This seemingly perfect symbiotic relationship was unsustainable, however. It collapsed as soon as American house prices crashed and unravelled its twisted economic logic.
Yet while this “great game” ought now to be decisively over, both Washington and Beijing still seem intent on simply pressing “restart”. All of US policy to fight the slump is presently geared to shoring up and reviving consumption. At the same time, many market players are being deluded into thinking that the fundamental corrections needed to restore balance to the global economy are already under way. They are not.
To achieve this vital rebalancing, what is required is for the United States to spend less and save more, while China must move, albeit gradually, to an economy driven far more by domestic demand and consumption and become much less dependent on exports.
Some economic observers have come to believe that this is already under way. The key reason for this mistaken belief is that the US household savings ratio, the headline gauge of how much once-spendthrift Americans are saving, has soared during the crisis, from a meagre 0.4 per cent in 2005 to a startling 6.9 per cent this May.
But, as Mark Cliffe, chief economist of ING, the Dutch-owned bank, exposes in new research, this trend is very far from being all that it appears. Mr Cliffe shows that because the savings ratio is, in reality, a net measure that tots up changes in what most would regard as savings — the squirrelling away of money in shares, deposits or other assets — with changes in borrowing, it shows just the opposite of what the headline numbers have seemed to indicate.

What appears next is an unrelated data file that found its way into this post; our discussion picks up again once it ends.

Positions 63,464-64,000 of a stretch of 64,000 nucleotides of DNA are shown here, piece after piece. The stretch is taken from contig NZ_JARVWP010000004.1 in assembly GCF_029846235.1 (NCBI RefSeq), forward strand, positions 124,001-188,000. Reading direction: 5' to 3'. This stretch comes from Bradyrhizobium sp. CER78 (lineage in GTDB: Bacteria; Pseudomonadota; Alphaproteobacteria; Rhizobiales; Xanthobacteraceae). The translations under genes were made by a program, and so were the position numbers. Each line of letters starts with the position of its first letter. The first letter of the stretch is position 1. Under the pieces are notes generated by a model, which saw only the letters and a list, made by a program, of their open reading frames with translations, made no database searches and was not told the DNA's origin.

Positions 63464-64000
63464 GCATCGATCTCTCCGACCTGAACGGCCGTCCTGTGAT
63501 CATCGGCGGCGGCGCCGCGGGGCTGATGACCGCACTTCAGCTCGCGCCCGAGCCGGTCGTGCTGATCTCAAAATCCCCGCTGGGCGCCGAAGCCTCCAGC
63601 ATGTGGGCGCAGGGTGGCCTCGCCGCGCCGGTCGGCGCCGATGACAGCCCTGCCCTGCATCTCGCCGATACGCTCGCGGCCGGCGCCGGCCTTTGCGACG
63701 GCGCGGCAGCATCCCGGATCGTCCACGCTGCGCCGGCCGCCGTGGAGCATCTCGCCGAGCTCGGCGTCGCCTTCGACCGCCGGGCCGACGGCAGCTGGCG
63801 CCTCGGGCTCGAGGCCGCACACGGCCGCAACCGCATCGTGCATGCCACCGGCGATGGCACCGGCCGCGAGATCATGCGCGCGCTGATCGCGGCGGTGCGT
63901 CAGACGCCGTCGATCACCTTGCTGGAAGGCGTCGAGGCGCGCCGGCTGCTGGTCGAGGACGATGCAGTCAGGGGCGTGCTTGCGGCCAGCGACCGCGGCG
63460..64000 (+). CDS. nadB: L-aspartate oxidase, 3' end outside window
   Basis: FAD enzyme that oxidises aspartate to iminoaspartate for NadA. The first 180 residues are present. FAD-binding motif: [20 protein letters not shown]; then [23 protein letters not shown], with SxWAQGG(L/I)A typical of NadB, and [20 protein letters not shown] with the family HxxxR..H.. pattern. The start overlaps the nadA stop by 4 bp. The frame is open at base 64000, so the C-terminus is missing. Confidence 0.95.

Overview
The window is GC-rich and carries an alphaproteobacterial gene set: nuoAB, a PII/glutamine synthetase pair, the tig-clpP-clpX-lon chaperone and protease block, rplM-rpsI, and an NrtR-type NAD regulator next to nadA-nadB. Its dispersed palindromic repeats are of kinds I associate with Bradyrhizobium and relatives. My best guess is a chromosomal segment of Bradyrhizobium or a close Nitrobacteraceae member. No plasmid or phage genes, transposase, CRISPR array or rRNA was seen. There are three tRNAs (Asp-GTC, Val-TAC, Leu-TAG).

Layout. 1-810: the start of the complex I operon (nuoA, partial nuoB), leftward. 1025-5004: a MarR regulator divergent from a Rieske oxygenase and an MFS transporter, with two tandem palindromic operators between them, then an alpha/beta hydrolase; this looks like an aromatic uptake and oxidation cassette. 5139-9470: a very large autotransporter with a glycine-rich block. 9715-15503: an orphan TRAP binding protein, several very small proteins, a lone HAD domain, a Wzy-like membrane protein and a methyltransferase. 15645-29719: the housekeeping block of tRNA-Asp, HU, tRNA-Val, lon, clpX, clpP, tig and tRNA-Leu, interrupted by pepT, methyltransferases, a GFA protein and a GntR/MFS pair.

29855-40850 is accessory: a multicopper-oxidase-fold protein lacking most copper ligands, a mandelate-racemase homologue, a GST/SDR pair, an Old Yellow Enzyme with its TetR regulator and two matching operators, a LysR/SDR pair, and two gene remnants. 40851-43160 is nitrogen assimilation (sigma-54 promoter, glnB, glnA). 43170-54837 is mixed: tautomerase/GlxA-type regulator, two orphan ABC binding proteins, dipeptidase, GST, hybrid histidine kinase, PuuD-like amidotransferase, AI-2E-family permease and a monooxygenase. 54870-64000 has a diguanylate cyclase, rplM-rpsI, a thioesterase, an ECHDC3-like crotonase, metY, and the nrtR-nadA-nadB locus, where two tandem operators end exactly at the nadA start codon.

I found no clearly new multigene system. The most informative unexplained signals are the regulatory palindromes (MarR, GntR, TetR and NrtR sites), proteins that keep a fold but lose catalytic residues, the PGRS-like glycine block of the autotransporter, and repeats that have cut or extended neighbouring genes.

The reason that the savings gauge has leapt is not that Americans are saving more, but only that they are paying off their past, huge borrowings because of financial distress. Americans actually cut savings in the form of financial assets held by 0.5 per cent of their incomes in the first quarter, while cutting borrowing even more aggressively, by 5 per cent of income. This telling data leads to two important conclusions.
First, it suggests that immediate US recovery prospects may be even more frail than supposed, and than Mr Bernanke is liable to admit. With Americans now battling to pay down debt against a backdrop of still-plunging house prices and soaring unemployment, while shoring up spending power with cuts in their savings, the resurgence of consumer demand on which recovery hopes are pinned may well prove elusive. The position could grow worse still once the boost to US personal incomes from the Obama Administration’s fiscal giveaway also fades, as it soon will.
Second, and critically, it is clear that America has yet to begin to address the real roots of this crisis and embark on the long road to a more sustainable economic future. Until it does so, the future will remain a hostage to fortune. (Gary Duncan, The Times) http://business.timesonline.co.uk/tol/business/columnists/article6719786.ece
Leave a comment
No comments yet.